One memorable gem comes in his commentary on Isaiah. Peterson describes the “bad habit” many of us have of separating things and people into camps of secular and sacred. We label our jobs, our entertainment, our politics, and our time as secular. We give to God scripture and church and prayer and heaven.
“Prophets will have none of this,” Peterson writes. “They contend that everything, absolutely everything, takes place on sacred ground. God has something to say about every aspect of our lives: the way we make our money and the way we spend it, the politics we embrace, the wars we fight, the catastrophes we endure, the people we hurt, and the people we help. Nothing is hidden from the scrutiny of God. Nothing is exempt from the rule of God. Nothing escapes the purposes of God. Holy, holy, holy.”
East of Eden
Of the several stimulating dialogues in this book that details the lives of the Trasks and the Hamiltons in California’s Salinas Valley, the one central to the novel is an outstanding exposition of Genesis 4:1–16. Lee (a Cantonese servant of Adam Trask) describes how he and a group of Chinese elders came to a better understanding of a key phrase in Genesis 4:7. The American Standard Version has God telling Cain that “if thou doest well … do thou rule over” sin. The King James Version renders the sentence this way: “if thou doest well … thou shalt rule over” sin.
Lee gives us a lesson in biblical exegesis and the value of digging deeper for truth. He says he and the Chinese elders discover the original Hebrew word for those italicized phrases (he says it is timshel) means something very different: “thou mayest.”
“That gives a choice,” Lee says. “It might be the most important word in the world. That says the way is open. That throws it right back on a man. For if ‘Thou mayest’—it is also true that ‘Thou mayest not.’ … There are many millions in their sects and churches who feel the order, ‘Do thou,’ and throw their weight into obedience. And there are millions more who feel predestination in ‘Thou shalt.’ Nothing they may do can interfere with what will be. But ‘Thou mayest!’ Why, that makes a man great, that gives him stature with the gods, for in his weakness and his filth and his murder of his brother he has still the great choice. He can choose his course and fight it through and win.”
“Do you mean these Chinese men believe the Old Testament?” Adam asks Lee.
“These old men believe a true story, and they know a true story when they hear it,” Lee responds. “They are critics of truth. They know that these sixteen verses are a history of humankind in any age or culture or race. They do not believe a man writes fifteen and three-quarter verses of truth and tells a lie with one verb. Confucius tells men how they should live to have good and successful lives. But this—this is a ladder to climb to the stars. You can never lose that. It cuts the feet from under weakness and cowardliness and laziness.”
The Five Books of Moses
Robert Alter translation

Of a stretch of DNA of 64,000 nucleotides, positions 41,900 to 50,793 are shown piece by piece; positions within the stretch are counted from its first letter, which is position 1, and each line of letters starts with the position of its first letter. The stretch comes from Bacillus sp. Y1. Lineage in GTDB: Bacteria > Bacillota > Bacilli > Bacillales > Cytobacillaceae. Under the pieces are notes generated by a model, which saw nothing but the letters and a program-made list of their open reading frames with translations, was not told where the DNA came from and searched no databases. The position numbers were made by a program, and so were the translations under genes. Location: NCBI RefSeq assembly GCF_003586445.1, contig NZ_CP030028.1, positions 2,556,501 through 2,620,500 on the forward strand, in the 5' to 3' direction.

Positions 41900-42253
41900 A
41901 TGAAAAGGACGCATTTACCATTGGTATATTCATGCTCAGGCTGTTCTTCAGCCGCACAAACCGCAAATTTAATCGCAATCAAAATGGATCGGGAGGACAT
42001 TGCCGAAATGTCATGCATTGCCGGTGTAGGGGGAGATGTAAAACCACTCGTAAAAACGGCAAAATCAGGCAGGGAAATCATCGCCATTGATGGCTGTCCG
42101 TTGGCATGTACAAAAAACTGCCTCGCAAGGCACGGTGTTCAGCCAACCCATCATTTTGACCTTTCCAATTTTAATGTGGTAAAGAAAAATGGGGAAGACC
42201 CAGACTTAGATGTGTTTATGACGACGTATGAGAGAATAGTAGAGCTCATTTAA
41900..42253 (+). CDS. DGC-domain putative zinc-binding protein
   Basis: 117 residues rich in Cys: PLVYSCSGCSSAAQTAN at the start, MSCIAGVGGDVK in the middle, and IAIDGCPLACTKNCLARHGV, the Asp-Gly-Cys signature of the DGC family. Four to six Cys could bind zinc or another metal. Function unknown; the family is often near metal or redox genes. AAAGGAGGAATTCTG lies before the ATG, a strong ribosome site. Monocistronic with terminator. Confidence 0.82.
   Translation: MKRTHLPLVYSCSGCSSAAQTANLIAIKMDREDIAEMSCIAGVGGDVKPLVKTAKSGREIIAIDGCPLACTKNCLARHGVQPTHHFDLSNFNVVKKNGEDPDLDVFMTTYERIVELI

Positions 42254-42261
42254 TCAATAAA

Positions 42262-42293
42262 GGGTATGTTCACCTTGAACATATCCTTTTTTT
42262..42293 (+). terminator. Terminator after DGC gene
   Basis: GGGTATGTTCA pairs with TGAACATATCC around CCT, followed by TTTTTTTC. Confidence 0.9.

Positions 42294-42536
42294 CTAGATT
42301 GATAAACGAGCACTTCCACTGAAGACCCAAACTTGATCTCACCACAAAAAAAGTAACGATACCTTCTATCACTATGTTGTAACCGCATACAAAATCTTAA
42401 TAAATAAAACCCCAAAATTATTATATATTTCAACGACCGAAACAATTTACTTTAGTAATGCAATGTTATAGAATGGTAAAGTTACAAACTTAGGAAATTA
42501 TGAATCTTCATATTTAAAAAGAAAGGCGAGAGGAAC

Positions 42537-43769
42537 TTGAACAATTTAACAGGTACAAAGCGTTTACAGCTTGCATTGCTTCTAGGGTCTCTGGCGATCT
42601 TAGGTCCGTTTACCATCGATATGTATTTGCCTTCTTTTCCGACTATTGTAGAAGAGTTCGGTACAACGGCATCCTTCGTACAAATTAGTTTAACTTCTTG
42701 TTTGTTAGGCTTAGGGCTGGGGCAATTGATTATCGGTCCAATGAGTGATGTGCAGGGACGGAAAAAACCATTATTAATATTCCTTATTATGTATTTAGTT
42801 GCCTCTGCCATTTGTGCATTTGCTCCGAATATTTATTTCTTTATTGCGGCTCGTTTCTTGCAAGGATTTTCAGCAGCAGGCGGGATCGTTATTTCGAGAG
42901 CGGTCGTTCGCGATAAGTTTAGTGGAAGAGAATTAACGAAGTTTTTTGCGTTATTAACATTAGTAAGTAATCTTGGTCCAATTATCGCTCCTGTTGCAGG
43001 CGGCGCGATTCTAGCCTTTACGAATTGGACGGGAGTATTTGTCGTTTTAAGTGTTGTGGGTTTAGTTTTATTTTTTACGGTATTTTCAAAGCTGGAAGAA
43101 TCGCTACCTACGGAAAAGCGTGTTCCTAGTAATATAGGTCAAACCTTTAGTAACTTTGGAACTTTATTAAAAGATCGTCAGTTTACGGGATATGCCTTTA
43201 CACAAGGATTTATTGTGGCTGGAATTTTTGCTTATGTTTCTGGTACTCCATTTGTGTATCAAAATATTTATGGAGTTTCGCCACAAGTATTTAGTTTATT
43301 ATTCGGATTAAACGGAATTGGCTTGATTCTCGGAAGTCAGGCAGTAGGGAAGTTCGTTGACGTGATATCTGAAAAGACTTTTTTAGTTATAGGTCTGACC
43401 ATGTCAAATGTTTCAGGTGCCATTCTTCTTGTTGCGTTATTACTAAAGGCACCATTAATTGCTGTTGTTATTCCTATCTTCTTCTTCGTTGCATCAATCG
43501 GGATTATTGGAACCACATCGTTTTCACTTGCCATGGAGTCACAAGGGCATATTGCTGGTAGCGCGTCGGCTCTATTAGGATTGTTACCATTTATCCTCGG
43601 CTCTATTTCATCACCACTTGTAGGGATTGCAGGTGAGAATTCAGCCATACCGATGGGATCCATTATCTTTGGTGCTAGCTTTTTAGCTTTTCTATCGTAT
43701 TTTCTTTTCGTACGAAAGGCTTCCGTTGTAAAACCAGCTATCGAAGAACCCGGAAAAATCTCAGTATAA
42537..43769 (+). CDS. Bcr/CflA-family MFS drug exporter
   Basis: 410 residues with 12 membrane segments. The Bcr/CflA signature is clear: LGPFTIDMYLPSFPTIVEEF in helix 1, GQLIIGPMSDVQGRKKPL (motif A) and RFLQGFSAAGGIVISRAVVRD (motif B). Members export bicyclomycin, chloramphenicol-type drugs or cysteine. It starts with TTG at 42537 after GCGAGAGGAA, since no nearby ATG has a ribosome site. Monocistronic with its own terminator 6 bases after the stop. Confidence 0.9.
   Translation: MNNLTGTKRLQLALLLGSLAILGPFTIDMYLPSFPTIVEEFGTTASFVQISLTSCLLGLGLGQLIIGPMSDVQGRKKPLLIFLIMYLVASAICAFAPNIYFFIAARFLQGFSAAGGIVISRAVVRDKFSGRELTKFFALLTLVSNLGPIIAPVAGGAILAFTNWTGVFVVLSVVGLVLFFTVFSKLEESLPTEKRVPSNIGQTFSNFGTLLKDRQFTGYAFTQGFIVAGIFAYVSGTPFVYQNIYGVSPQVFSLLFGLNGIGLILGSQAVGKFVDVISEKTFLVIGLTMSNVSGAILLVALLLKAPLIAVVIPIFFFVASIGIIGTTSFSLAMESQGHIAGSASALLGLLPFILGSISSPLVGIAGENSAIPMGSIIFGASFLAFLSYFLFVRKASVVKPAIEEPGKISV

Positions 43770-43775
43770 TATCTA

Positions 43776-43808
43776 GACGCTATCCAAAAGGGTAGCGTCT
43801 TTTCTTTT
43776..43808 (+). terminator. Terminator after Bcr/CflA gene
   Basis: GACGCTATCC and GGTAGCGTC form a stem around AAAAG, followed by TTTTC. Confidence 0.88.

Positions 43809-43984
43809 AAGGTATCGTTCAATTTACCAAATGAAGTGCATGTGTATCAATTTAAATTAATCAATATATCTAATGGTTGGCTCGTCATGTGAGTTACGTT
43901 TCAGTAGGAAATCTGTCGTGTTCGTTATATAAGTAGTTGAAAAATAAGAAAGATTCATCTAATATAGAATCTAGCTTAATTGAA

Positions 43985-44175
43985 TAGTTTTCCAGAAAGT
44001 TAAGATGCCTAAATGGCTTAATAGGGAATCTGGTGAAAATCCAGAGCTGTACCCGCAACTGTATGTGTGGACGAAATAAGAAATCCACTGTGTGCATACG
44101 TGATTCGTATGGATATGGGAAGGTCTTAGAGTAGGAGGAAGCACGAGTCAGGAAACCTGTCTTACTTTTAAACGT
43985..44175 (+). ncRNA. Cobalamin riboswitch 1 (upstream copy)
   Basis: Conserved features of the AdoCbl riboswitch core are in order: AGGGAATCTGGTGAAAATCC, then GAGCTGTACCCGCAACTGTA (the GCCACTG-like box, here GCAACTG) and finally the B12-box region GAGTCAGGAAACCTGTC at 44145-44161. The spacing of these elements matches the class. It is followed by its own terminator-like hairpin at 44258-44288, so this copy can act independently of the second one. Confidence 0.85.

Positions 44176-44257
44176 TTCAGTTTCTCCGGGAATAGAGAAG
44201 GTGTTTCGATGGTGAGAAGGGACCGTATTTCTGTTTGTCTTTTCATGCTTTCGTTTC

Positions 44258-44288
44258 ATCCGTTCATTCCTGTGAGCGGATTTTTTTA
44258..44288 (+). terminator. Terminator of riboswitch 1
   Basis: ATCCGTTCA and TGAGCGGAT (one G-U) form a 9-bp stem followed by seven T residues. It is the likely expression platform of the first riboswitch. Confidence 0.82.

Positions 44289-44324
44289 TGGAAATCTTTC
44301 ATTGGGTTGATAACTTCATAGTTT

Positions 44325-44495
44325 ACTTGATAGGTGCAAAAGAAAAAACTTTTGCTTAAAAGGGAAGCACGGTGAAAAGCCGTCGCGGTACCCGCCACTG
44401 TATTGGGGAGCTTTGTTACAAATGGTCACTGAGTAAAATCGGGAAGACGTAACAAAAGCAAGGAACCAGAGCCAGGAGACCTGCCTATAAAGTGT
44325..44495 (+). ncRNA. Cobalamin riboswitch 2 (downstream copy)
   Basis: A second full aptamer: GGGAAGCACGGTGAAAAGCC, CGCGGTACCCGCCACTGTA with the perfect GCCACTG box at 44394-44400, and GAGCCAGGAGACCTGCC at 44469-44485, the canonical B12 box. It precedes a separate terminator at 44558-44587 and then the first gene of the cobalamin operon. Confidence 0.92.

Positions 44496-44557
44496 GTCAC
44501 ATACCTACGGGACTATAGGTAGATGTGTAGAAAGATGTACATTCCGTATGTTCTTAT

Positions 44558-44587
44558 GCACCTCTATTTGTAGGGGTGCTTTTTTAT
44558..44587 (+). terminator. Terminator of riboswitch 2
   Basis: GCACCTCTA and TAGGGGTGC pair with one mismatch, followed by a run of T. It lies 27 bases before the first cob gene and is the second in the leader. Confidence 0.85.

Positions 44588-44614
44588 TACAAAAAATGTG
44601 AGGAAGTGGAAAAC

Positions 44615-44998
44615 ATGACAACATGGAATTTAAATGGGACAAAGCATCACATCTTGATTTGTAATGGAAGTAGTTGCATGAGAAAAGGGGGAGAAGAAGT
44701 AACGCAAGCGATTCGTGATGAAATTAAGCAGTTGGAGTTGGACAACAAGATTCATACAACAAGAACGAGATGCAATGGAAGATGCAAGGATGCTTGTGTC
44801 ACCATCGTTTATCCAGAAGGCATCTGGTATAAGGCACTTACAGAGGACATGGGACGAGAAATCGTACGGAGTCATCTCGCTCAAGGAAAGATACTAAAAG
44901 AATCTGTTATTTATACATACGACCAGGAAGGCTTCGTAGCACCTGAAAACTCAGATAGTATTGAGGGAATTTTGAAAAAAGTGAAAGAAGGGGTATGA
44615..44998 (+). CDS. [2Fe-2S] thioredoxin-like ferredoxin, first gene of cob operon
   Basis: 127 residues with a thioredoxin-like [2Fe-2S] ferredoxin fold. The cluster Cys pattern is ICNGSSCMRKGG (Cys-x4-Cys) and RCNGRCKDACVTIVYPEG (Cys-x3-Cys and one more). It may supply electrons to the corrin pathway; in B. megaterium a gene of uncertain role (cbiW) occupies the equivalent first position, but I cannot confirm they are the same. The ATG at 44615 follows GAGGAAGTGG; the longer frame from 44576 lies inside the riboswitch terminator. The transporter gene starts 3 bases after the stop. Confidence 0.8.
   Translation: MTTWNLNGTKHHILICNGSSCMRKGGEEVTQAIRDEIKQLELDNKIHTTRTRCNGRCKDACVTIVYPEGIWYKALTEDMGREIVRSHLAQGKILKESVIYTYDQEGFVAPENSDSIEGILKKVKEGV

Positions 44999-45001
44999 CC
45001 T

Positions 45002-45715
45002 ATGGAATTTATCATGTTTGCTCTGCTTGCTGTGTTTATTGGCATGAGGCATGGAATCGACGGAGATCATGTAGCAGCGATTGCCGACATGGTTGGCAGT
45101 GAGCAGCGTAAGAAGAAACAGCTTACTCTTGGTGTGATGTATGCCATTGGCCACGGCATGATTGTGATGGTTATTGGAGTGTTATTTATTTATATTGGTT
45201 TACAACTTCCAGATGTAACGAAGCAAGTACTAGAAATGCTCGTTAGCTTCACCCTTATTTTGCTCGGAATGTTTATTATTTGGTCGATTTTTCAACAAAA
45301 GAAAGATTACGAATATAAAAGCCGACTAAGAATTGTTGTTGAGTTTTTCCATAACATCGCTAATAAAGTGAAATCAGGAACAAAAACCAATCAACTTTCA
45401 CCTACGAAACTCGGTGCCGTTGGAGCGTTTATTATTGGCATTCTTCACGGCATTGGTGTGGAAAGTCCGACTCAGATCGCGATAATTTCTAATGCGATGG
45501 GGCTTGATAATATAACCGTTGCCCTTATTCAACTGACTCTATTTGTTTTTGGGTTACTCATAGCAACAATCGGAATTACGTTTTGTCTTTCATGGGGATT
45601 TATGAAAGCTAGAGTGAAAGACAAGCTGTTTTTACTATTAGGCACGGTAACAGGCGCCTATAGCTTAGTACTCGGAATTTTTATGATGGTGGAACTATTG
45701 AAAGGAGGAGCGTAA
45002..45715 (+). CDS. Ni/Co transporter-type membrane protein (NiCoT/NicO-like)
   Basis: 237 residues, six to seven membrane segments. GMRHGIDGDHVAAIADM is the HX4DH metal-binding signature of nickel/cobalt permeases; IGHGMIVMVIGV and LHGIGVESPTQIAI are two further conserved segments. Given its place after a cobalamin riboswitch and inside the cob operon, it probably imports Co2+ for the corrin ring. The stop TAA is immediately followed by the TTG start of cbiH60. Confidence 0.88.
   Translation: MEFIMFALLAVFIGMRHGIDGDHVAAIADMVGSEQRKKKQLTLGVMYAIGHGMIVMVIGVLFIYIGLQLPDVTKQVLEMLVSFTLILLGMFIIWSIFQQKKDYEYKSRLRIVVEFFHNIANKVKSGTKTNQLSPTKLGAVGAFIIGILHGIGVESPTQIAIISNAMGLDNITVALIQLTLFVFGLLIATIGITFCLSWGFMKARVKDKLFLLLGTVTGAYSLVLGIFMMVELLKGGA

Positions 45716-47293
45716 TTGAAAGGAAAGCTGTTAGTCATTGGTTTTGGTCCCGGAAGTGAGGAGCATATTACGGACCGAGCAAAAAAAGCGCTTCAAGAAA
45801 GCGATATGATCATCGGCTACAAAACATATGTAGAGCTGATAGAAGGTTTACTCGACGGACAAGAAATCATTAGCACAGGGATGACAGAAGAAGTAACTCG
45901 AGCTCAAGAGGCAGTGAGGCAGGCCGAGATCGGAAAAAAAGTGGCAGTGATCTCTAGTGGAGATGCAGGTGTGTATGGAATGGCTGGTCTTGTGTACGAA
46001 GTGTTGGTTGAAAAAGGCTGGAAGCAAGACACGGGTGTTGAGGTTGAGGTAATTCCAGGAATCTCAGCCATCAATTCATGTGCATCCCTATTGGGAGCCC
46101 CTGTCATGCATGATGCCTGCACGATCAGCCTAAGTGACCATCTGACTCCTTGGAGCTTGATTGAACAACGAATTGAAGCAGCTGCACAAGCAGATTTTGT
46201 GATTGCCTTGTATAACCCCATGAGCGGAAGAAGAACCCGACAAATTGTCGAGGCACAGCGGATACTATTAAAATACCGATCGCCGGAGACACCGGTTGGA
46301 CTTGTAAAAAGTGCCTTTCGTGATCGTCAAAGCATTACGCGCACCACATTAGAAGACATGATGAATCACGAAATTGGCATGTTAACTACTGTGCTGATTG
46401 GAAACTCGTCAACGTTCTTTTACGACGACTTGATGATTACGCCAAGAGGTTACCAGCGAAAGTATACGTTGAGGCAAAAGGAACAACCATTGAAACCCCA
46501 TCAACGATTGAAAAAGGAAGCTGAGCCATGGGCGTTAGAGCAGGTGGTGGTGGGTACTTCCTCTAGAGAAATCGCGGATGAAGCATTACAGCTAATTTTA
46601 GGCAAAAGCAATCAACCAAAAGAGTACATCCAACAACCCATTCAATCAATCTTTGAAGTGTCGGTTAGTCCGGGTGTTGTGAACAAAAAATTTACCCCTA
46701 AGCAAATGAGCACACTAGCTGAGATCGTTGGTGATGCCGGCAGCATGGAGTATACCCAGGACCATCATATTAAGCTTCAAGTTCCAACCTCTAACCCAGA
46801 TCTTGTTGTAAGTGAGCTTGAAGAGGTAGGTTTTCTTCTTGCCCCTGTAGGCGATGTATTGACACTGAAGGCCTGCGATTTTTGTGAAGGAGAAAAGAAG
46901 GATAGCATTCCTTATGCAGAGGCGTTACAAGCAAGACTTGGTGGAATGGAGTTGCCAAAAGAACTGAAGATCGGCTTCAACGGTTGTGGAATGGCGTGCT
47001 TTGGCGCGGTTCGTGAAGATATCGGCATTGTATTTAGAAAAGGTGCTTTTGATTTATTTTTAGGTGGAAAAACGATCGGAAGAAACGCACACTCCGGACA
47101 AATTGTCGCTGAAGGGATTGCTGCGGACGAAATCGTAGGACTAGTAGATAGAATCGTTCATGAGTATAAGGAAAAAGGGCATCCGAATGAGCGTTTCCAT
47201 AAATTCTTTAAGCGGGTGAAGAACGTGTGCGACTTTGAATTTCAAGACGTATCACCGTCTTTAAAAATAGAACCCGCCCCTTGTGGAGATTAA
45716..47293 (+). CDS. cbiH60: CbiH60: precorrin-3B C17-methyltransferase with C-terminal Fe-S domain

This is the first portion of Alter’s three-volume, 3,000-page masterpiece translation of the Hebrew Bible. (The other two parts, of course, are the Prophets and the Writings.) This publication is the fruit of nearly two and a half decades of work. He shows us the careful intricacies and delicate rhythms of the Hebrew writers. Each page of the octogenarian emeritus Berkley professor’s first volume is peppered with educational footnotes to guide us, Virgil-like, from the creation of the world up to the Israelites preparing to enter Canaan.
A suitable example of the richness of his renderings is his translation of Genesis 24, verses 16 through 20. While he says most modern translators suppress the Hebrew particle waw (“and”), he retains it in every case in these verses. Why? Because it does proper justice to Rebekah’s remarkable hospitality.
And [Rebekah] came down to the spring and filled her jug and came back up. And the servant ran toward her and said, ‘Pray, let me sip a bit of water from your jug.’ And she said, ‘Drink my Lord,’ and she hurried and tipped down her jug on one hand and let him drink. And she let him drink his fill and said, ‘For your camels, too, I shall draw water until they drink their fill.’ And she hurried and emptied her jug into the trough, and she ran again to the well to draw water for all his camels.
Alter says other translations, such as the Revised English Bible, paraphrase the original Hebrew instead of representing it as it is. While Rebekah is performing essentially the same acts in the various translations, Alter says “the compressions, syntactical reorderings, and stop-and-start movements of the modernizing version” make the encounter at the well “seem rather matter-of-fact.” This obscures that she is, in fact, “doing something quite extraordinary,” Alter says. “Rebekah at the well presents one of the rare biblical instances of the performance of an act of ‘Homeric’ heroism.” How so? The “sip of water” the servant asks for is so much more than that. It is also a request to refresh his many camels—each of which, Alter teaches us, can drink as much as 25 gallons of water. “The chain of verbs tightly linked by all the ‘and’s’ does an admirable job in conveying this sense of the young woman’s hurling herself with prodigious speed into the sequence of required actions.”
Scripture deserves this kind of careful and detailed exegesis. As you read Alter’s work, you’ll no doubt agree that we are deeply in debt to him for helping us better understand one of the world’s most important books.